The computational domain, 4,900 square kilometers in area and 30 kilometers deep, consists of approximately 200 million degrees of freedom (see Figure 2). To capture the variability of earthquake ground motion based on different fault rupture scenarios, we performed 30 distinct simulations by varying the magnitude (from 6.5 to 7.3 Mw), hypocenter location, kinematic slip distribution on the fault, and rupture area location. Figure 3 offers a snapshot of the computed peak ground velocity wave-field for a target scenario with magnitude 6.5 Mw. We combined the results of the simulations with the fragility curves for Beijing’s high-rise buildings — the most representative class of structures for seismic risk evaluation. We specifically focused on the so-called super high-rise buildings, which stand over 100 meters tall.
Figure 4 illustrates the probability of exceeding different damage states as a function of the closest distance to the fault rupture for a selected scenario (6.5 Mw). We note a rapid decrease of probability associated with different damage states with respect to fault rupture, and observe a large dispersion around the mean value. Our analysis demonstrates that in the near-field region—especially for rupture distances less than approximately 10 kilometers—the probability of exceeding the life safe and collapse prevention states may be significant, at least based on results obtained within the measured scenarios.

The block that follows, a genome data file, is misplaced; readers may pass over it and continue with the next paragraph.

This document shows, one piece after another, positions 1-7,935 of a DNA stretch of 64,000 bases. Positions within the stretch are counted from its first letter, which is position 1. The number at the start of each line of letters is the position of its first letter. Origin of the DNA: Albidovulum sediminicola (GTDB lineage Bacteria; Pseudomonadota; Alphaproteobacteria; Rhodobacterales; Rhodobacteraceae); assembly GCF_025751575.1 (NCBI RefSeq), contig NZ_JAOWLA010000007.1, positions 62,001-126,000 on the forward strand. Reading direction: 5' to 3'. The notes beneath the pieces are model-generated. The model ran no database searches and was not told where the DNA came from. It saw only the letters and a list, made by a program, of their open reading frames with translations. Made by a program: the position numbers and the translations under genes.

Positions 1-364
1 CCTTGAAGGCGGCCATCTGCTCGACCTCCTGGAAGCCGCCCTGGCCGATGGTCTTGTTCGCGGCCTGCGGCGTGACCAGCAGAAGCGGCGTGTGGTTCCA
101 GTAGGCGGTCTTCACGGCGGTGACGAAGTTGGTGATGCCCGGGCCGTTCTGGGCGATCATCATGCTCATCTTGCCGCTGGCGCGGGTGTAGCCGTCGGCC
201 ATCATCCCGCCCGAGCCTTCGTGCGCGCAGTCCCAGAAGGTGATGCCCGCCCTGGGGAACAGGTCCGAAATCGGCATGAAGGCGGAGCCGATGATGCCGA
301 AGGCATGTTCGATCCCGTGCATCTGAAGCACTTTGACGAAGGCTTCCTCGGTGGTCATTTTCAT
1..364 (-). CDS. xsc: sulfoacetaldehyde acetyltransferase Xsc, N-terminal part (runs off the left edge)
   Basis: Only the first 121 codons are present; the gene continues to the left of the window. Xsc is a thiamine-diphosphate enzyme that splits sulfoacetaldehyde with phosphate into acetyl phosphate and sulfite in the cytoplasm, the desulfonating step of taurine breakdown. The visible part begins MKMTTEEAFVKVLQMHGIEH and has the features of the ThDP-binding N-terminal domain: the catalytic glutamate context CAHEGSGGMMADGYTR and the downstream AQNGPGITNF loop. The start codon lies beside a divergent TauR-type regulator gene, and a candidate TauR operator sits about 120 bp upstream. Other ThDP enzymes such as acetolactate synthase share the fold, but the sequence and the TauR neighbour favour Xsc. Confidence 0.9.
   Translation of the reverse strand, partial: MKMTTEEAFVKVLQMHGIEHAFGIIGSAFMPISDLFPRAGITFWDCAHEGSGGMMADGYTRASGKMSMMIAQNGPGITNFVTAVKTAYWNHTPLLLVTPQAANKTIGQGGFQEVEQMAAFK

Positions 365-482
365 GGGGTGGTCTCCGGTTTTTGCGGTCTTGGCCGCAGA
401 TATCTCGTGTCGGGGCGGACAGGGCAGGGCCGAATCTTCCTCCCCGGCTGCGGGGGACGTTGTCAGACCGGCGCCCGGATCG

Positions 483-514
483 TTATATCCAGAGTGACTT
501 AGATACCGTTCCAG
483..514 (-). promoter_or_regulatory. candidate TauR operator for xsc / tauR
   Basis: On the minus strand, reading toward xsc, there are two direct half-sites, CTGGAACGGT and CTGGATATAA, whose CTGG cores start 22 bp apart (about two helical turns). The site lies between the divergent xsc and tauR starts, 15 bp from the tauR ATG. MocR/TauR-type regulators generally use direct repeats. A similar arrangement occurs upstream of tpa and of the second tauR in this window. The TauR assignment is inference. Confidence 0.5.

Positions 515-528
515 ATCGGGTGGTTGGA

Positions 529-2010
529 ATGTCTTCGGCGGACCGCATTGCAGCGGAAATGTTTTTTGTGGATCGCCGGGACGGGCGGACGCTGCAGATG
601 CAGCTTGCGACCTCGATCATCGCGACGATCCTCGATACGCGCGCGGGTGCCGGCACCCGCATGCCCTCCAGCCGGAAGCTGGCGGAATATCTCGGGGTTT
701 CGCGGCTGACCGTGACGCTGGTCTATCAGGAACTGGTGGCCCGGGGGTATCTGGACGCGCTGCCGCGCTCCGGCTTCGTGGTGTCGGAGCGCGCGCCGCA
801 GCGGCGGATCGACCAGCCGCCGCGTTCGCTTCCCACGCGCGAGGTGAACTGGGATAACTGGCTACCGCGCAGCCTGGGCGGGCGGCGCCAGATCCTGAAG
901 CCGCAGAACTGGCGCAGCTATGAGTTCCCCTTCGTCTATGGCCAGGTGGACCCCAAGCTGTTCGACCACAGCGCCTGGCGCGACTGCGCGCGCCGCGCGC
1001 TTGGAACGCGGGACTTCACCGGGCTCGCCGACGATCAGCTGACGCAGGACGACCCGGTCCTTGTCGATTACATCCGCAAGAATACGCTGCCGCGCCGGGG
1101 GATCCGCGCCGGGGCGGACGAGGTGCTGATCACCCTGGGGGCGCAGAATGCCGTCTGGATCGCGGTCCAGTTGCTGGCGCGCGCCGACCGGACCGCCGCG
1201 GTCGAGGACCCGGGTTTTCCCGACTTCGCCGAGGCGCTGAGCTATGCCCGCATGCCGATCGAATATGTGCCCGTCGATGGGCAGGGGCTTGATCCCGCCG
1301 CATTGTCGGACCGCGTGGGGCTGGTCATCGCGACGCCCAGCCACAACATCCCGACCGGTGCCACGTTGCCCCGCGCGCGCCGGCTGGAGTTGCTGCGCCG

This article is based on the author's invited presentation at the 2019 SIAM Conference on Mathematical & Computational Issues in the Geosciences, which took place earlier this year in Houston, Texas.
Acknowledgments: This research is conducted in collaboration with Paola F. Antonietti, Ilario Mazzieri, and Laura Melas at the Laboratory for Modeling and Scientific Computing MOX in the Dipartimento di Matematica del Politecnico di Milano. More details are available online.
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 Antonietti, P.F., Mazzieri, I., Quarteroni, A., & Rapetti, F. (2012). Non-conforming high order approximations of the elastodynamics equation. Comput. Meth. Appl. Mech. Eng., 209-212, 212-238.
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 Melas, L., Antonietti, P.F., Mazzieri, I., Paolucci, R., Quarteroni, A., Smerzini, C., & Stupazzini, M. (2019). Three-dimensional physics-based earthquake ground motion simulations for seismic risk assessment in densely populated urban areas (MOX-Report No. 34/2019). Retrieved from https://www.mate.polimi.it/biblioteca/add/qmox/34-2019.pdf.